to sleep the nights, and fast the days;
dead happiness with living woe;
thy babes were sweeter than they were,
he that slew them fouler than he is.
thy loss makes the bad causer worse.
this will teach thee how to curse.
Margaret makes this speech as she teaches
the duchess and Elizabeth how to curse. Margaret says that to wrench
the full power of anguish from language one must steep oneself in
one’s misery, -staying awake at night, going hungry during the day,
and even convincing oneself that one’s children were better than
they actually were. This speech is an important insight into the
character of Margaret, who has made it her life to experience the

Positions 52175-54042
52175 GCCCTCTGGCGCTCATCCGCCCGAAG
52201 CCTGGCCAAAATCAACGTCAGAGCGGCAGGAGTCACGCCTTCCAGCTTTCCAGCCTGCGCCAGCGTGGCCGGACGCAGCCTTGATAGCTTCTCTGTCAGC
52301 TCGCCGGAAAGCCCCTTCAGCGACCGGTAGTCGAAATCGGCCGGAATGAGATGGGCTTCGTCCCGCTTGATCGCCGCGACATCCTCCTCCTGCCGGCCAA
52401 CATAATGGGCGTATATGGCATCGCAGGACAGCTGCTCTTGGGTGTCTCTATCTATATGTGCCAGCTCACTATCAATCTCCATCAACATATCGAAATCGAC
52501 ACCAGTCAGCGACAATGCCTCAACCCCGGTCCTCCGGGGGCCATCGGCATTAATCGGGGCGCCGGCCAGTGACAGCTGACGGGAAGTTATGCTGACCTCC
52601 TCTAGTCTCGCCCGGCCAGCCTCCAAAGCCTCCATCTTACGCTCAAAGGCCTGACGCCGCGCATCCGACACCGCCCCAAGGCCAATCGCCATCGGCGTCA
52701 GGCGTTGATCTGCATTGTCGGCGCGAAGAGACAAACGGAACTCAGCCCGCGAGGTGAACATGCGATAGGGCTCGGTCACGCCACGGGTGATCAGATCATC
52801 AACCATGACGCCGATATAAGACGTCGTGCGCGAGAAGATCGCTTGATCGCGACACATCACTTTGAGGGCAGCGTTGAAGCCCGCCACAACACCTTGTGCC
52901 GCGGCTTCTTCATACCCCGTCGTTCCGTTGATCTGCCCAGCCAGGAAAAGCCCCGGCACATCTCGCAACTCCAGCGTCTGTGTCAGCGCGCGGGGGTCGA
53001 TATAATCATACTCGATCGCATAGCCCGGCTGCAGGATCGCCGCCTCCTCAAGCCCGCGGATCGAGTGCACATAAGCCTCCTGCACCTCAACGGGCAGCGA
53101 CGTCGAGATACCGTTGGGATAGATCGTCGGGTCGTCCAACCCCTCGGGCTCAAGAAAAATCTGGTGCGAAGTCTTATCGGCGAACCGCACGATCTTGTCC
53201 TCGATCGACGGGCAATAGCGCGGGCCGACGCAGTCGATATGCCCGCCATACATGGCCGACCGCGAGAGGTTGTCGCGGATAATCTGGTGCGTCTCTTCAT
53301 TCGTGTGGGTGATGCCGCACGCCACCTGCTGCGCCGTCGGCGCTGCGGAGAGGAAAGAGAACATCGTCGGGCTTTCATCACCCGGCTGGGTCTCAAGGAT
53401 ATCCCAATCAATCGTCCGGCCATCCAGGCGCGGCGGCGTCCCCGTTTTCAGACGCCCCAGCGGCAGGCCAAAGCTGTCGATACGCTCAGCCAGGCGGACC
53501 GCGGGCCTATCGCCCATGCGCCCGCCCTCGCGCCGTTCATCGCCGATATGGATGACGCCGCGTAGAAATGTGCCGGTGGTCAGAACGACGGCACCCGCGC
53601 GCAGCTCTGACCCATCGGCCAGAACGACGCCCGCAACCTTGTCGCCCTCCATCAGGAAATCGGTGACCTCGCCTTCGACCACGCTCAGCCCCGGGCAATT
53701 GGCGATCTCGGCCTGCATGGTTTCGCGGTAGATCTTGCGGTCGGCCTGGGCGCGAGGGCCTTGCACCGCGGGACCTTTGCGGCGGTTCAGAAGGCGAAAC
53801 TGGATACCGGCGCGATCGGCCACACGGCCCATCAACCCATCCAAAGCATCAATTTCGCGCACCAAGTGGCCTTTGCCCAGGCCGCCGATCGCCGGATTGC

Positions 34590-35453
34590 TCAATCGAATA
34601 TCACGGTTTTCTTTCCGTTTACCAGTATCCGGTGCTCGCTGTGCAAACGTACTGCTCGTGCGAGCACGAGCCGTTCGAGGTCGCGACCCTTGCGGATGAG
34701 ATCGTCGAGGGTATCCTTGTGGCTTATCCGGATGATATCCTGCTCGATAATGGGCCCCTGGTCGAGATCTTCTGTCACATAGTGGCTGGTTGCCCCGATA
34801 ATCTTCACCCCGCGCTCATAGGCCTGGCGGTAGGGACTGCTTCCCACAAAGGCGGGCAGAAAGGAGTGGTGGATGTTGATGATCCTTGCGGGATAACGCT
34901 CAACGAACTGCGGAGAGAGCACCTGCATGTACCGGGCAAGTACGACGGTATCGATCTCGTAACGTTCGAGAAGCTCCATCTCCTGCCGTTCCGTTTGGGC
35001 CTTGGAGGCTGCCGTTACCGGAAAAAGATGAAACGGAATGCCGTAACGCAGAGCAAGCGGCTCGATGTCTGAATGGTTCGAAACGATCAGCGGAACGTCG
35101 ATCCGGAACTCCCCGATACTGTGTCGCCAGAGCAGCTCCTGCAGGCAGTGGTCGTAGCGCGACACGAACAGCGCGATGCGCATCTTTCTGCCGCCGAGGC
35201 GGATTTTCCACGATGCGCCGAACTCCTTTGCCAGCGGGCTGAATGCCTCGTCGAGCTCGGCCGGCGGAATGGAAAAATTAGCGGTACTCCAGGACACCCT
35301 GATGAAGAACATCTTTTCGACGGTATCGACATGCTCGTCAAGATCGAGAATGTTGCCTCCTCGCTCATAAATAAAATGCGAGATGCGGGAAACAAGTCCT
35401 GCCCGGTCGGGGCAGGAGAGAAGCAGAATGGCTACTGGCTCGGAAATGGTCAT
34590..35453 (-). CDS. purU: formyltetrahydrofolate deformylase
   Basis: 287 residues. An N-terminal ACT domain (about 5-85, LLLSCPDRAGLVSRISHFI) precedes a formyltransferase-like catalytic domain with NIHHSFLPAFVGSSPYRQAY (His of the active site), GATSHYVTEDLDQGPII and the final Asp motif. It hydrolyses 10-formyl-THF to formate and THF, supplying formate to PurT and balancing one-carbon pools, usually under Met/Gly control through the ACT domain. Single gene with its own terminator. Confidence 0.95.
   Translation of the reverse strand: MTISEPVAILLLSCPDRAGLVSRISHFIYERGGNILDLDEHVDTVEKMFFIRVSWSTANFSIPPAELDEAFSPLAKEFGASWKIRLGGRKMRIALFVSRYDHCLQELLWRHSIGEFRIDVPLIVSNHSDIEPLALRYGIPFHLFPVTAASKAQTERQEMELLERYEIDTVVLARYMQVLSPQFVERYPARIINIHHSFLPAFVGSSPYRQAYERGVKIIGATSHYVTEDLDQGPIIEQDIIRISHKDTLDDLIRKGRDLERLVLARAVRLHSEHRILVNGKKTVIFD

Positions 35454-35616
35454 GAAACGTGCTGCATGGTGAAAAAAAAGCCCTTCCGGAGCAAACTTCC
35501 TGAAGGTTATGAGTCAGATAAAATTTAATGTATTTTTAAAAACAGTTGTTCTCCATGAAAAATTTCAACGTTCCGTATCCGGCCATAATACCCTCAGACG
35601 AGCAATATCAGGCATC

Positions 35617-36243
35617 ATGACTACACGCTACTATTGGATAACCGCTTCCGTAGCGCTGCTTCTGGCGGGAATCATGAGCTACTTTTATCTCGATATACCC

pain of loss. It is also an important insight into the plight of
victimized women in the play, who have no weapon against their victimizers
but language and who must continually inflict psychological violence
on themselves in order to wield their weapon as effectively as they
can. When Richard appears in the middle of this scene, the women,
one of whom is his own mother, turn on him with ferocious insults,
indicating that they have internalized Margaret’s advice and learned
how to transform their pain into curses.